A young man named Zah Bolster, living in the Charlotte area saw the need firsthand when he took his own mother to her treatments. He came up with an ingenious plan, and partnered with Lyft and Uber to provide special ultra low rates to transport patients. So far, ChemoCars is only in the Charlotte area, but he hopes to expand the service to help other patients throughout the country.


Yoga is known to be a stress reliever, and Be Well offers Yoga for those working through cancer, those in recovery and their caretakers. Classes focus on using the breath as a vehicle to cleanse the body and calm the mind, building strength, improving balance, increasing flexibility, improving the body’s immune system, and creating a state of deep relaxation to help promote self-healing. Classes are offered throughout San Diego and Riverside counties. Their website also lists a number of resources that I have not covered in this article! Be sure to check out their fabulous list


Alissa Leahi is a cancer surTHRIVor. At 39, still reeling from the breakup of her marriage and with 2 small daughters she found out she had breast cancer. Her first surgery removed all breast and nipple tissue. It was followed by other surgeries and chemotherapy.

Alissa’s attitude throughout was pretty amazing. Her mom brought up the idea of masectomy tattoo art. It was a new idea to Alissa, who had never heard of it. However, there was one problem. Alissa couldn’t decide on just one piece of art to live with permanently. So, she came up with the idea of Tattoobies- temporary tattoos designed especially for women with breast reconstruction following mastectomy. These beautiful temporary tattoos help women to feel beautiful and in charge of their body and body image. I love their tagline, “Tattoobie is on a mission to reconnect every woman with her inner artist, warrior, and exhibitionist through playful sensuality and bold self-celebration.”

For every set of Tattoobies sold, one is donated to a woman going through cancer. Isn’t that impressive? Go to their site, and tell a woman who can benefit from Tattoobies to visit too!  


The Susan G. Komen foundation is best known for the big “3 Day Breast Cancer Walk.” It was suggested to me that I might connect with them to see what they offer. The link here goes to the San Diego area, however, I’m sure you can find them anywhere. When I went to their link, services include care coordination, food assistance, financial resources, healthcare assistance, support groups, transportation assistance and more. They seem to be very well rounded in the services and help they can provide to women dealing with this beast!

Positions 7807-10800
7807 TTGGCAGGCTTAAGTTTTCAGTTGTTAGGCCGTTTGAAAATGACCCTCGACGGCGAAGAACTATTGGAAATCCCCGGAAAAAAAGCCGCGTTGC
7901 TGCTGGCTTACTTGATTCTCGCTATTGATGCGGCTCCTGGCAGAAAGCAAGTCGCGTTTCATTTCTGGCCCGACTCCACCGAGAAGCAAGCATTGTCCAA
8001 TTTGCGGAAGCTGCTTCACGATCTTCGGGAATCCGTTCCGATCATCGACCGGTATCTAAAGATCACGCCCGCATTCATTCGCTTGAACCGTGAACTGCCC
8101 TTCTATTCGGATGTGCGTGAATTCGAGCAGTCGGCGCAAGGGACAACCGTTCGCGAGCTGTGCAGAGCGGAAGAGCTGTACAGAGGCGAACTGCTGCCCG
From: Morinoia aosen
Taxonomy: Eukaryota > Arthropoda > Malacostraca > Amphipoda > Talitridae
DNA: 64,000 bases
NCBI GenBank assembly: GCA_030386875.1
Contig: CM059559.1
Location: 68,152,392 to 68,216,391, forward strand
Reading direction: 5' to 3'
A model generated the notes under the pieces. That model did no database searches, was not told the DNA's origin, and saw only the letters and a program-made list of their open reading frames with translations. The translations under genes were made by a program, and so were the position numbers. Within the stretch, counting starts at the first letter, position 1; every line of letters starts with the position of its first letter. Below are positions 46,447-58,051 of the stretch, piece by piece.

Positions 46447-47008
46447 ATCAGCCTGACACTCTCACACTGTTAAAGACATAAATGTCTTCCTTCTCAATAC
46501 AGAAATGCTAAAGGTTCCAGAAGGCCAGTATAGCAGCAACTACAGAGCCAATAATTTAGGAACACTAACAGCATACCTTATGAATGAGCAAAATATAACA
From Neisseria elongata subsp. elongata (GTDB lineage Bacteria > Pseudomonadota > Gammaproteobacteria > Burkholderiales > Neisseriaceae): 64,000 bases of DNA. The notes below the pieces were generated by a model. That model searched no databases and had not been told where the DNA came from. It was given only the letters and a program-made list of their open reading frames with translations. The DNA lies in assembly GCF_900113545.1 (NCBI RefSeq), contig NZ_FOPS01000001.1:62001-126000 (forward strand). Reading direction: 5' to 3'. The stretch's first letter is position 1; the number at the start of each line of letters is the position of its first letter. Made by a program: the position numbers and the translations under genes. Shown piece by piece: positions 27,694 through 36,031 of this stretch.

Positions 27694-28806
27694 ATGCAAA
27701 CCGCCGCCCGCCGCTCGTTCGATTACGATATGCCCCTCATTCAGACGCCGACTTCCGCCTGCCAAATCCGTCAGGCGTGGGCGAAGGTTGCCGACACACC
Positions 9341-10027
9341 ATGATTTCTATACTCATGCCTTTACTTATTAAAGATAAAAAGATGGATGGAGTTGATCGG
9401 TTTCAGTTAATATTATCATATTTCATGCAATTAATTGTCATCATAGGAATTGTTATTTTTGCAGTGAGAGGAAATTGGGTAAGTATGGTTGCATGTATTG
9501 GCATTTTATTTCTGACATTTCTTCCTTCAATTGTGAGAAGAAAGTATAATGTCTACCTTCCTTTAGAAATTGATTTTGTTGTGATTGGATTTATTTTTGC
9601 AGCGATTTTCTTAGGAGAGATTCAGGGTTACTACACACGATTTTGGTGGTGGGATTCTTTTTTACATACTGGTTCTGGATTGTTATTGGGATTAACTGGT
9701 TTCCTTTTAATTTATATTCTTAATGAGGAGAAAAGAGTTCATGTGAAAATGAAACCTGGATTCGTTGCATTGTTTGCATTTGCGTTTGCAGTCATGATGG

I saw this tee shirt and just had to put it in this post.
You can get it here.


The CARE Project Inc., is a non-profit organization created by a breast cancer survivor to emotionally and financially support male and female breast cancer patients. Located in The Inland Empire in Southern California, they give one time grants for utility bills, rental assistance, gift cards for groceries and household items, Chemo “CARE” packages and more. The even have a Prom Project, where they will help a teen of a patient get to prom by sponsoring all their prom expenses!

Their website also lists a number of fabulous resources to be found in their area.


What an amazing group! This organization doesn’t just help cancer patients, but also veterans who have been through trauma. The founders knew that body-confidence and relationships deteriorate during treatment and surgeries. This effects both the survivor, their partner, and the family. The patient often isn’t given the tools and resources to deal with the changes in their bodies, the reaction of others, and the way this will effect intimate relationships. Check out their website to learn more!


My mother went through cancer over 40 years ago. Back then there was a national support group called Make Today Count, which was for people with long term or life threatening illnesses and their families. My mother and I attended regularly, and my sisters were also involved. Having other people who were going through, or HAD gone through similar experiences helped us more than I can say.

I don’t know that Make Today Count even exists today, but many hospitals, hospice organizations and cancer organizations offer support groups. Google your area and you will see what is available.

Keep in mind, each and every one of this type of group will have a different “personality.” Depending on who is leading the group, what the organization over the group is, and the particular attendees, they will all feel very different. If one doesn’t seem to be a fit for you, try another. Just like every Zumba class you attend will have totally different songs, energy and passion, so will a support group! Make sure the one you choose “dances” to your beat!

In sharing these resources, I obviously haven’t even put one drop into an ocean the size of the Pacific. However, if one of these resources can be of help to even one woman that is reading this, or one woman that you know, or I know, it’s worth having written it.


Meanwhile, ladies- do what you can for breast health. Many of you do mammography. I personally don’t do that any more. I believe that the crushing of my breast, which have implants, along with the radiation is a bigger risk than it’s worth.

If you wonder what “the girls” look like with thermography, these are mine last year.

Personally, I use thermography– which is said to find breast cancer 6-8 YEARS before it will be found on a mammogram, and I do breast ultrasound. Many insurances won’t cover these procedures, but whether they would be covered or not, I feel it’s worth it to keep my breasts healthy, happy, unradiated and unsmooched!

I am by no means giving medical advise, I’m just sharing what I believe and what I do to know my boobies are safe. My sister went through breast cancer about 5 years ago, and should anything ever decide to take up residence in my girls…….. I want to know as far ahead as possible!

So, as The Marvelous Mrs. Maisel says, “Tits Up!”